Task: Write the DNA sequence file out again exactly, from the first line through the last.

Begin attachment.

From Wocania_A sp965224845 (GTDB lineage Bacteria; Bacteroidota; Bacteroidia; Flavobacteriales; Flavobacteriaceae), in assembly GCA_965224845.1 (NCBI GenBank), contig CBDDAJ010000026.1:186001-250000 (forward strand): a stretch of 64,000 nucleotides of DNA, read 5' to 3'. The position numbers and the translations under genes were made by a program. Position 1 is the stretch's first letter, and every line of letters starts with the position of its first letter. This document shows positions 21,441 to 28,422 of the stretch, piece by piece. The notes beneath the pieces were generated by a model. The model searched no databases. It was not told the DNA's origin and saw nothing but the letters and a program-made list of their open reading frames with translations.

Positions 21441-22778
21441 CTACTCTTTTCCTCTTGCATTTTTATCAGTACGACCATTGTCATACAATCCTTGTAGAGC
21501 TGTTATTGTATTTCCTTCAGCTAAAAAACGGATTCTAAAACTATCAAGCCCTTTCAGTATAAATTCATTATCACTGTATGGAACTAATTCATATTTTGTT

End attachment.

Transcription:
From Wocania_A sp965224845 (GTDB lineage Bacteria; Bacteroidota; Bacteroidia; Flavobacteriales; Flavobacteriaceae), in assembly GCA_965224845.1 (NCBI GenBank), contig CBDDAJ010000026.1:186001-250000 (forward strand): a stretch of 64,000 nucleotides of DNA, read 5' to 3'. The position numbers and the translations under genes were made by a program. Position 1 is the stretch's first letter, and every line of letters starts with the position of its first letter. This document shows positions 21,441 to 28,422 of the stretch, piece by piece. The notes beneath the pieces were generated by a model. The model searched no databases. It was not told the DNA's origin and saw nothing but the letters and a program-made list of their open reading frames with translations.

Positions 21441-22778
21441 CTACTCTTTTCCTCTTGCATTTTTATCAGTACGACCATTGTCATACAATCCTTGTAGAGC
21501 TGTTATTGTATTTCCTTCAGCTAAAAAACGGATTCTAAAACTATCAAGCCCTTTCAGTATAAATTCATTATCACTGTATGGAACTAATTCATATTTTGTT